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Benchmark Results: DiRT 3

What Does DirectCompute Really Mean For Gamers?
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We've been bugging AMD for years now, literally, to show us what GPU-accelerated software can do. Finally, the company is ready to put us in touch with ISVs in nine different segments to demonstrate how its hardware can benefit optimized applications.

This should set the “expensive DirectCompute” theory to rest once and for all—if we’re talking about discrete graphics. Notice that increasing from High to Ultra HDAO has essentially no impact on performance, despite a considerable increase in workload added by this effect. We see the FX-8150 processor kick out 36% higher frame rates than the mainstream A8-3850, but changing the amount of sampling done for the AO effect has essentially no impact...

...until we switch to the APU. Now we see a 37% difference open up between the High and Ultra settings. Worse, our Ultra mode playability falls to almost 20 FPS on average. That's far lower than we'd be willing to tolerate as gamers. Our only choice would be to pick a lower resolution, since we're already using the most entry-level detail settings.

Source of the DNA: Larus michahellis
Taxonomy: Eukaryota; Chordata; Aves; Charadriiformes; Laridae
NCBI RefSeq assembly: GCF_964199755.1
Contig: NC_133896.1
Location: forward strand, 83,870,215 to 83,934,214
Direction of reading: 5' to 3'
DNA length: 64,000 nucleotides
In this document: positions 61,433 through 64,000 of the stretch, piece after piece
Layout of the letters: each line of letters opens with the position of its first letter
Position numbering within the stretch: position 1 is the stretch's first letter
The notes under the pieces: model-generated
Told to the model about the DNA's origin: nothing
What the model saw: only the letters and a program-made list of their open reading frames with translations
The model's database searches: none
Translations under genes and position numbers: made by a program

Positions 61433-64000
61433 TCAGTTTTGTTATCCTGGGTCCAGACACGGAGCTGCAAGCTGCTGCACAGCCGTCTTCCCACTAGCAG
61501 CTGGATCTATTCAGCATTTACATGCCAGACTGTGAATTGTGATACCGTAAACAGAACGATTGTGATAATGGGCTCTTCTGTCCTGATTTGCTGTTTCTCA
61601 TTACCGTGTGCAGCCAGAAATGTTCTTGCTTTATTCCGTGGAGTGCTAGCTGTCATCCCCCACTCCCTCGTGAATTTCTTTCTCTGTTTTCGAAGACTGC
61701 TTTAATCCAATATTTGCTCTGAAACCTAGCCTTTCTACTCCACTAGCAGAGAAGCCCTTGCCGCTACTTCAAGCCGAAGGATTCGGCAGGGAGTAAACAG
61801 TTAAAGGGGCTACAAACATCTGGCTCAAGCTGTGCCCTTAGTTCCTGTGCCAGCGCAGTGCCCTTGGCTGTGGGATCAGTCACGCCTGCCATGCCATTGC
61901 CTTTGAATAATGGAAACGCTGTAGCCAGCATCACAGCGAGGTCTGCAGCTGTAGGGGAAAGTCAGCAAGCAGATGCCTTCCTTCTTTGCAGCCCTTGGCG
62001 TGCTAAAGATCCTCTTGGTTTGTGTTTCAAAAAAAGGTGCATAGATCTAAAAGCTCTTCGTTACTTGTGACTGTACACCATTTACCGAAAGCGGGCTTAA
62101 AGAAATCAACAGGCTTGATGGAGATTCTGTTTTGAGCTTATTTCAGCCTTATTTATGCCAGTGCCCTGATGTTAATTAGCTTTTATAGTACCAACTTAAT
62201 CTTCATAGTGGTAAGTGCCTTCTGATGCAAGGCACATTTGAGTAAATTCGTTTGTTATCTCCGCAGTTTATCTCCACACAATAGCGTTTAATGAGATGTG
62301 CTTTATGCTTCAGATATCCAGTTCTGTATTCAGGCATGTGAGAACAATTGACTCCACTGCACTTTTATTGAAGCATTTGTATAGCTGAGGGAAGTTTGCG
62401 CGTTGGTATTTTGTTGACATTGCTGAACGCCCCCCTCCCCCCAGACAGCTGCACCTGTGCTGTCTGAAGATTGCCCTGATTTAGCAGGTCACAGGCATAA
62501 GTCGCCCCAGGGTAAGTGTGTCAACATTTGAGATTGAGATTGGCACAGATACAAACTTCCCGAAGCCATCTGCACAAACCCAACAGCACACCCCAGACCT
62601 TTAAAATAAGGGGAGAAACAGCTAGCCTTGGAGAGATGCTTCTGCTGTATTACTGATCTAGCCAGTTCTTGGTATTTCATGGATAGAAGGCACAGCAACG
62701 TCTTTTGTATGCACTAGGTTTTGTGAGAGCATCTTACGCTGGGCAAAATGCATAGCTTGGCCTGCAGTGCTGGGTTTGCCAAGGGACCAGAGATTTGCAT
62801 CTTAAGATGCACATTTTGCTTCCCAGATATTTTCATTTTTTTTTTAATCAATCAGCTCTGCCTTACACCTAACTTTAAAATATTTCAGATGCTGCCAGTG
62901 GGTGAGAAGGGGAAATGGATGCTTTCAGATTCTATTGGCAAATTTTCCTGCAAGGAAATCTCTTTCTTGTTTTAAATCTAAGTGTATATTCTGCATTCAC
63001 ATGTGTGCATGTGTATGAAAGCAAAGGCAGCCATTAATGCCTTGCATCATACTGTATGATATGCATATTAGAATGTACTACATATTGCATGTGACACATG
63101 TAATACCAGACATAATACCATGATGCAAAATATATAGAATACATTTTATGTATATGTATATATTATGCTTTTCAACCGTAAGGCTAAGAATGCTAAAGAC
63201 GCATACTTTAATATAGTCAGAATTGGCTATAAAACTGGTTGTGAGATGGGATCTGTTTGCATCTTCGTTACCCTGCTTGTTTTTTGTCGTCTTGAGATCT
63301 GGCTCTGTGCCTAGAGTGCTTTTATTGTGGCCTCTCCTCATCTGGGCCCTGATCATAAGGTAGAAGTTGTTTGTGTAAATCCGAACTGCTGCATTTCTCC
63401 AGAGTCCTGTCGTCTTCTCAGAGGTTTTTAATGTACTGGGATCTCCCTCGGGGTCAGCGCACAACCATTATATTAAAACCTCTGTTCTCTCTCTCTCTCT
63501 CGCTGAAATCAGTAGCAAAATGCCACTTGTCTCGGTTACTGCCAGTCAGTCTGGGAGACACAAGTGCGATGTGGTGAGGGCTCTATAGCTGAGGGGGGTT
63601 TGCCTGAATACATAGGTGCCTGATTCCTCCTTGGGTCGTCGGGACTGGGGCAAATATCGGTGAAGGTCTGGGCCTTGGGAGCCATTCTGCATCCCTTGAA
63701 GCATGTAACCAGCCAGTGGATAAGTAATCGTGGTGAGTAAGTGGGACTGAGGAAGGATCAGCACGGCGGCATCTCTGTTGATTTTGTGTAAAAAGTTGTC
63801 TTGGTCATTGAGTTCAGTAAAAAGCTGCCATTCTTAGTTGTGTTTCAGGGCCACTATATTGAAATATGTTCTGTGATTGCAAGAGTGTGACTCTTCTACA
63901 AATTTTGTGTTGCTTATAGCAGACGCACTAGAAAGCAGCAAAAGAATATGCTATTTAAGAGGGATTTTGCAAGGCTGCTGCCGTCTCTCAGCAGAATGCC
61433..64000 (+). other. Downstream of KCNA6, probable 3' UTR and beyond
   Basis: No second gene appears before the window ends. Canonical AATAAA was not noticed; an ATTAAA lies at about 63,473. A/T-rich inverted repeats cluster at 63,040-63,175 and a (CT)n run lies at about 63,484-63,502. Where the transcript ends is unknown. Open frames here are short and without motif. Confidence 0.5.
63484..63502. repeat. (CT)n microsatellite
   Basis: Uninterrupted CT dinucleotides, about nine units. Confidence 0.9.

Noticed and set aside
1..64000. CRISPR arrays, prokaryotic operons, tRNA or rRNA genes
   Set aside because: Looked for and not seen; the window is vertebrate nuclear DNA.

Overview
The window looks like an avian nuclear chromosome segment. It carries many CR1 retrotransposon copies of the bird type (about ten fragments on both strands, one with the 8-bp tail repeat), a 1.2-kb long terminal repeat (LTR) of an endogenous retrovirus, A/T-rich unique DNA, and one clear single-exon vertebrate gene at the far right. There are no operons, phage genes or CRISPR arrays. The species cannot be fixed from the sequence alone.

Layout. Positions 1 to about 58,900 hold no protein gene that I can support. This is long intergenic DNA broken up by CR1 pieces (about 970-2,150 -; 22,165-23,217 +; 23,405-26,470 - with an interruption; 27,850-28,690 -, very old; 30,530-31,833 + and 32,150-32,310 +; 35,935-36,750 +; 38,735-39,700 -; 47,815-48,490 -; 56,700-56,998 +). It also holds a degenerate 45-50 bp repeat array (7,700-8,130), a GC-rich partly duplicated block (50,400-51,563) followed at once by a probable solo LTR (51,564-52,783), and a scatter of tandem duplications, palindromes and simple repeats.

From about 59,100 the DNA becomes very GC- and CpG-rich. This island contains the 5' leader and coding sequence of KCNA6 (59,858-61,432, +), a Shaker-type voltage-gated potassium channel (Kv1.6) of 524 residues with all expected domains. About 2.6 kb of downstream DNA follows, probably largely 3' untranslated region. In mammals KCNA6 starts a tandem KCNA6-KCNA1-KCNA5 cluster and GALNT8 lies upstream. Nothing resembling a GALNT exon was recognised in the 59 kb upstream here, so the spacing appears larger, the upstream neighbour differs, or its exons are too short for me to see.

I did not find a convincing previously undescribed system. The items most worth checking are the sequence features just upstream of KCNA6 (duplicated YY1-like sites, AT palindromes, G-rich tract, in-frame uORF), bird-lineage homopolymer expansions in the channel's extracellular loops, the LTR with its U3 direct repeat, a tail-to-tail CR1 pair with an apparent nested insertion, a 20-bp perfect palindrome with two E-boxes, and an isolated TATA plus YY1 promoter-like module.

Taking a comparative look across all three configurations, it’s obvious that the best performance comes from a discrete graphics-equipped machine, where plenty of rendering muscle exposes the biggest difference between ambient occlusion modes. The APU is barely playable at this level, but a game as visually luscious as DiRT 3 deserves to have its bells and whistles turned on for maximum enjoyment, and today’s top-end Llano-based APU simply won’t allow this. We have high hopes for Trinity, though, expected to emerge in the next couple of months with updated processing cores and a more efficient graphics architecture.

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